Jas: So do you have an EP, Album, or mix tape that you can shameless plug? If so, how would you describe your album?
BIGREC: I dropped a project in October. It’s the final part of a full series RHHIB mix tape it’s called The Movement…Thus Far. I dropped my first volume of the RHHIB mix tape in 2010 (The PreRECuisite), the second Vol 1.5 (The CorRECtive, 2011) it did very well about 20,000 downloads. I did a ghost release like a real low-key release of Vol 2 for my birthday in 2011 (The DiRECtive, 2011) and dropped the last volume in October it’s doing well a lot of great feedback and the purpose of this one was to introduce a lot of the cats that’s a part of the movement. Big ups to the Five, Phene, Shred the Verbal Tongue, KP, and CoCo; there is so many great artist out of Atlanta.” I wanted to use the opportunity that I had to expose the people to some of the people I’m running with. The big project that’s on deck is an album with legendary Diggin’ in the Crates founder Diamond D. I was blessed with the opportunity to work with him. He saw me performing about three years ago at Apache café and had one of his people come up to me and he introduced me to Diamond D he was like ‘Yo I’m feeling what you’re doing, I want to work with you’ and its history from there. We’re dropping an album in the first quarter of 2013 called Doomsday it’s all Diamond D production and it’s on the rise. It’s really, really, really a good look; it’s going to open me up to a much broader fan base because Diamond D is a just a legend, a hip hop legend. He so notable for people he’s work with from Busta Rhymes to Fat Joe and The Fugees he’s worked with seems like everybody and the fact that he wants to do an album with me speaks volumes of his respect for my craft. So shout out to Diamond D for the opportunity.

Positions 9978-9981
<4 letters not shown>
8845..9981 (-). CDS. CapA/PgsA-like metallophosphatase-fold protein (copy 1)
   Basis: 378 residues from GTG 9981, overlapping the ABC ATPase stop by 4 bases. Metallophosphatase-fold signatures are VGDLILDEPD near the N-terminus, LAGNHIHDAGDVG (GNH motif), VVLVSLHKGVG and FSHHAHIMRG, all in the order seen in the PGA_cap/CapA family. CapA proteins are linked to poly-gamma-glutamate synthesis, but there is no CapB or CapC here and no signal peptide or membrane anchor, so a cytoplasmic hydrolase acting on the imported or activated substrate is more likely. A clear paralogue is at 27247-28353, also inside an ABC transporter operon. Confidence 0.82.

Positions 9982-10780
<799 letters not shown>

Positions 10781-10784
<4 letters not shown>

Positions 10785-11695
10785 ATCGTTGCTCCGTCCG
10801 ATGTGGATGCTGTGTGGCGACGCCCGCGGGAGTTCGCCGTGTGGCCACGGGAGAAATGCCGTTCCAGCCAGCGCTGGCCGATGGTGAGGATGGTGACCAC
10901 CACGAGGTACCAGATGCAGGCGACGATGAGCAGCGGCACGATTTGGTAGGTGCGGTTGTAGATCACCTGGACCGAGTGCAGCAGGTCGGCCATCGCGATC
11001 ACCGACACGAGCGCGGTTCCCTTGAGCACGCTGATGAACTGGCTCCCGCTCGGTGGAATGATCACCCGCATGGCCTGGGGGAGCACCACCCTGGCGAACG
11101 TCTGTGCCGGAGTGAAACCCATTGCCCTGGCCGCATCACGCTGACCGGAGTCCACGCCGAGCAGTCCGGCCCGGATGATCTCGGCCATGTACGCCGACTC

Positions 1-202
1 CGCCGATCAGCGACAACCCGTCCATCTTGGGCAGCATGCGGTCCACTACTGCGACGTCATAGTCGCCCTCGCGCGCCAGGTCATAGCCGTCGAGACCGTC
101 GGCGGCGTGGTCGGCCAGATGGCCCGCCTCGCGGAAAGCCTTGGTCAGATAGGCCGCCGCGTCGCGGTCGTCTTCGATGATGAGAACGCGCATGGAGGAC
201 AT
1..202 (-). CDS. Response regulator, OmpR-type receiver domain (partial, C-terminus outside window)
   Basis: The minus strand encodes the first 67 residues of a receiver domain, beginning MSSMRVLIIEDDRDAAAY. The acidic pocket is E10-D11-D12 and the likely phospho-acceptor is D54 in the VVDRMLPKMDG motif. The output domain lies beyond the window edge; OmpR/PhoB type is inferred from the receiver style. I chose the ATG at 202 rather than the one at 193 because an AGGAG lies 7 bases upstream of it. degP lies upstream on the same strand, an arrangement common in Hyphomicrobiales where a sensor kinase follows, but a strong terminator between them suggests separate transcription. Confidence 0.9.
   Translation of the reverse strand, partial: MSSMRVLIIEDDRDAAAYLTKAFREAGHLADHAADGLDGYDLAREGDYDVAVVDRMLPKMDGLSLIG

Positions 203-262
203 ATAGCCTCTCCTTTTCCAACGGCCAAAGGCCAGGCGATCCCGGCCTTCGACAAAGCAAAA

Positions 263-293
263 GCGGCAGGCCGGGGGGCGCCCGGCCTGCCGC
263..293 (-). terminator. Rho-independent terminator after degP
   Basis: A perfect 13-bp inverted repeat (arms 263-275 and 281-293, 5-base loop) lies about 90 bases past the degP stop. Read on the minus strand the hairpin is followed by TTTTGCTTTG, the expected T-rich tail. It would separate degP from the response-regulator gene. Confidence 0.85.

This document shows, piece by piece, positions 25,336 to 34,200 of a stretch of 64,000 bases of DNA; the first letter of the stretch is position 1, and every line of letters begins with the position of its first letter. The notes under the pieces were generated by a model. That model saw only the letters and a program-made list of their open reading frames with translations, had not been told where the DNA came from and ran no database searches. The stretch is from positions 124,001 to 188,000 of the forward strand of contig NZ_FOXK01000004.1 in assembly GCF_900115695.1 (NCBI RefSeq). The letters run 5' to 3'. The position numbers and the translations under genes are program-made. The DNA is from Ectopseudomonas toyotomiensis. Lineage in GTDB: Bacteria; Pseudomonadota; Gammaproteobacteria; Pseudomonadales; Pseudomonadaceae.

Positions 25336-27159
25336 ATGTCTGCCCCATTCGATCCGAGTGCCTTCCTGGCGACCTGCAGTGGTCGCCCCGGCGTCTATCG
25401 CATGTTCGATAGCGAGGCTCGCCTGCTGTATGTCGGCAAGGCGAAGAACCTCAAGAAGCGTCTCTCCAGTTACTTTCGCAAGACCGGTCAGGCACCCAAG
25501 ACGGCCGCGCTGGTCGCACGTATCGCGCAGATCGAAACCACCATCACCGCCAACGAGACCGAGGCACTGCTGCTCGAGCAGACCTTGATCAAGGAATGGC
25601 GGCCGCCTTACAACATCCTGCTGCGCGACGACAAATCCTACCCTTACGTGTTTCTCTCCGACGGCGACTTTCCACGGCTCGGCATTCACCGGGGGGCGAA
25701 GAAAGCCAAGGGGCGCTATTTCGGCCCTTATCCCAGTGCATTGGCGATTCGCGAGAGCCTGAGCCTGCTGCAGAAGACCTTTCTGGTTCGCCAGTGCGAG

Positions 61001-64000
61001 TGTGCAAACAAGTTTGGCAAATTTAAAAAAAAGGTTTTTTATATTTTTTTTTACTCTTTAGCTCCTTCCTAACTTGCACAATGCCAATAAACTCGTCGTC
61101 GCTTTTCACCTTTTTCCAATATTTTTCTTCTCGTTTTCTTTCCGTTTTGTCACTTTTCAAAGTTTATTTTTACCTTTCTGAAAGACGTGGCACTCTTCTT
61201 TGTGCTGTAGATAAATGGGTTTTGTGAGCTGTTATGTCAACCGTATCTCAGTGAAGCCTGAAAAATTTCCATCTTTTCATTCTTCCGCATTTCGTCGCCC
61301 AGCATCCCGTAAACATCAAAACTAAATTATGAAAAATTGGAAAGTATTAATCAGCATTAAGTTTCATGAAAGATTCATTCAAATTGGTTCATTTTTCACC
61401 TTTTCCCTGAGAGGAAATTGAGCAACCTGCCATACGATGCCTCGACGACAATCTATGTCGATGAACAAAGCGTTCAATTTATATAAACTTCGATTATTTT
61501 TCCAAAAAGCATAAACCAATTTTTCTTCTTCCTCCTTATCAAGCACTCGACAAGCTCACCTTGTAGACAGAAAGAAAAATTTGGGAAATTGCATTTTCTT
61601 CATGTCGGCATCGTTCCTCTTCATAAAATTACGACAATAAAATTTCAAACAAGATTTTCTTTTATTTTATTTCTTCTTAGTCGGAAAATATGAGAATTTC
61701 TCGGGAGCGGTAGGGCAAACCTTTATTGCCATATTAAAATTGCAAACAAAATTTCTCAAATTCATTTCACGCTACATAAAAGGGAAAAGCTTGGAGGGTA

BIGREC not only is making incredible music, but he is making it his business to make an impact in the African-American community. His vision surpasses what lyrics he spits, he gives back through community service activities such as his recent food, toy, and clothes drive at Cloud IX Lounge in Atlanta. His tenacity in the game will be represented with his upcoming Doomsday album, his great team and business RHHIB, and his great work ethic. If you are looking for anyone new to listen to that has the talent and the drive I suggest BIGREC to you.
Contact REC here:
Check out Phene featuring BIGREC: